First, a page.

In August, Ashley Callingbull-Burnham was crowned Mrs. Universe 2015, defeating contestants from around the world. Since then she’s been on national television and has graced magazines and news publications, all while voicing her opinions on murdered and missing Aboriginal women and the latest federal elections, urging people to vote. Now she’s been named the Canadian Dignity Role Model by the International youth empowerment organization Global Dignity Canada.
Callingbull-Burnham is from the Enoch Cree Nation, and joins the ranks of Senator Yonah Martin (Deputy Leader of the Government in the Senate), Deputy Leader of the New Democratic Party Megan Leslie, Liberal Party of Canada Leader Justin Trudeau, and Inuit filmmaker Innosar Issakiark, who are just a few of the National Role Models and Champions of Global Dignity in Canada. Callingbull is honoured to work with students around the world and promote “the right to lead a dignified life.”
Global Dignity chose Ashley Callingbull-Burnham as Dignity Role Model because she speaks to youth around the world about her life, ambitions, self-esteem, health, and education. She graduated with a Bachelor of Arts degree focusing on drama and acting/television. She is also a recipient of the Top 20 Under 30 Award and will be on hand to speak to students from across the country at the Shaw Centre in Ottawa during Global Dignity Day on October 21st.
Giovanna Mingarelli, Global Dignity Canada’s Country Chair says they’re honoured and privileged that Mrs. Callingbull-Burnham has joined the Global Dignity movement. “She’s an inspiration to youth nationwide and beyond through her public activities to encourage respect, self-esteem, tolerance of diversity, and the universal right for everyone to lead a dignified life.”
In one of her first interviews after winning the Mrs. Universe title, Callingbull told the Vancouver Sun that she had hoped she’d win the title so that she could address Aboriginal issues. “People don’t expect a pageant girl to go out and say really crazy things right off the bat. They probably just expected me to have a title and be pretty and that’s it: be pretty and shut up. But I’m not going to shut up.” So that’s exactly what she’s been doing, speaking out and encouraging the Aboriginal people to go out and vote and make a difference in the upcoming federal elections. She says that the current government was created to go against First Nations people and not work for us, and Aboriginal issues are always put on the back burner and are never important.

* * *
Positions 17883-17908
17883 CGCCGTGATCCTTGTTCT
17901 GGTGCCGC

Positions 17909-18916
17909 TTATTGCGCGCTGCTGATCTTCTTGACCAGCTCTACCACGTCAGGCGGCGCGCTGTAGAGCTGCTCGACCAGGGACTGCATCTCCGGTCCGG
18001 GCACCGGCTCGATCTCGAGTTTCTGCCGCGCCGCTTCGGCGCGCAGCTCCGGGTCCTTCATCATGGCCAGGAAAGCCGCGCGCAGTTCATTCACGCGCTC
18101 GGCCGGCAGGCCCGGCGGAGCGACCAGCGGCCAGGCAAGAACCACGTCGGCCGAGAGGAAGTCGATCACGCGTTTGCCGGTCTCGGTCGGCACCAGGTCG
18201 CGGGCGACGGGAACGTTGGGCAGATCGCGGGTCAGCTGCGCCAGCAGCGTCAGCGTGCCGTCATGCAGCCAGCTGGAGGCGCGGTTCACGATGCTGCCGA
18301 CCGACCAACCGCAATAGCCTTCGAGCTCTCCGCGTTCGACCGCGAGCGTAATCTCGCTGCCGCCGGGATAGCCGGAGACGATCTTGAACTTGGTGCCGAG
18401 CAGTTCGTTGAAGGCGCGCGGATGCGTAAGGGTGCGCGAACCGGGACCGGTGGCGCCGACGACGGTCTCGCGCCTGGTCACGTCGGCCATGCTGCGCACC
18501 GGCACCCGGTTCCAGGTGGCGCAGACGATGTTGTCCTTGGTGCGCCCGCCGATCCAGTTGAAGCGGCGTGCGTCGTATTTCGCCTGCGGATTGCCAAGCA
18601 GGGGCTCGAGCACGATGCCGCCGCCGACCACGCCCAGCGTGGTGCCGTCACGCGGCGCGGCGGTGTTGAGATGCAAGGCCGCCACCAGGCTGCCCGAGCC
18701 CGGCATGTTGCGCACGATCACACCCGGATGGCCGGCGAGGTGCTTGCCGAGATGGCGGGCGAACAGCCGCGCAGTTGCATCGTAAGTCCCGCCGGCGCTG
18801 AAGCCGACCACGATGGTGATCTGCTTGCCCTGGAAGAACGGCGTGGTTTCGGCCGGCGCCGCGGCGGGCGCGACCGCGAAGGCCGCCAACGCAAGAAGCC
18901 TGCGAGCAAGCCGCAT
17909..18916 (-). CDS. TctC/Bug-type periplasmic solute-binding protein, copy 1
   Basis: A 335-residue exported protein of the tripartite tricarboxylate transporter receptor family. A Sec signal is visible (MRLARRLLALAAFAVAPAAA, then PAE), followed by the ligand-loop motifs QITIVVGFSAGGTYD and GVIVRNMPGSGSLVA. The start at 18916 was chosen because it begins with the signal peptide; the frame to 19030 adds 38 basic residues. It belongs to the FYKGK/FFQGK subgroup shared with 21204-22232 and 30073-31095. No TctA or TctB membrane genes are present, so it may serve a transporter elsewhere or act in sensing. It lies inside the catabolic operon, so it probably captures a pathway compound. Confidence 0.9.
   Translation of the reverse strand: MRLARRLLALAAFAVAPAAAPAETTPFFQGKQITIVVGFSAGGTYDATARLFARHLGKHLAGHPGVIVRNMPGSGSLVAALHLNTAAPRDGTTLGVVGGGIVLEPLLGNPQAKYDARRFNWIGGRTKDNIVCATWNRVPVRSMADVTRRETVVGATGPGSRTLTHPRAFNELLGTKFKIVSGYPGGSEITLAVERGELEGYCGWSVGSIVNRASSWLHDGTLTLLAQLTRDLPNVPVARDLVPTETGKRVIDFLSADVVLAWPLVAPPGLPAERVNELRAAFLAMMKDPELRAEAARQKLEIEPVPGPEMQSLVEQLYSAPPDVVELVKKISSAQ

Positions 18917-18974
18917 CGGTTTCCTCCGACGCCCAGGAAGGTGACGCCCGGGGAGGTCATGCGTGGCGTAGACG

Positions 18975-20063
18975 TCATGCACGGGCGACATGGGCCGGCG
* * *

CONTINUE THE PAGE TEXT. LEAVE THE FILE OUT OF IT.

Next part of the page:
Callingbull said when she found out that the Mrs Universe Pageant platform was on domestic violence and reflection on children, she knew she had to compete. Until the age of five, she experienced sexual abuse, domestic violence, and lived in poverty, and said that it took many years for the healing process. She has also talked about the issue of murdered and missing Aboriginal women and says there needs to be a national inquiry, something the current government has yet to implement.
On the CBC show Power and Politics, Callingbull told host Rosie Barton that Aboriginal people are treated like terrorists when they’re trying to protect and save the environment by having marches and protests. She also said that because the Mrs, Universe pageant judges contestants on public speaking, charitable contribution, and the work you do within your own country, she embraces this title and is excited about the upcoming year.
Callingbull was the first Canadian—and the first First Nations woman—to win the coveted Mrs. Universe title. Because she’s so outspoken and speaks what’s on her mind, she was asked recently if a career in politics could be in her future. Her response: “You know, I never thought I would be Mrs Universe. You never know what’s going to happen for me in the future, so expect anything.”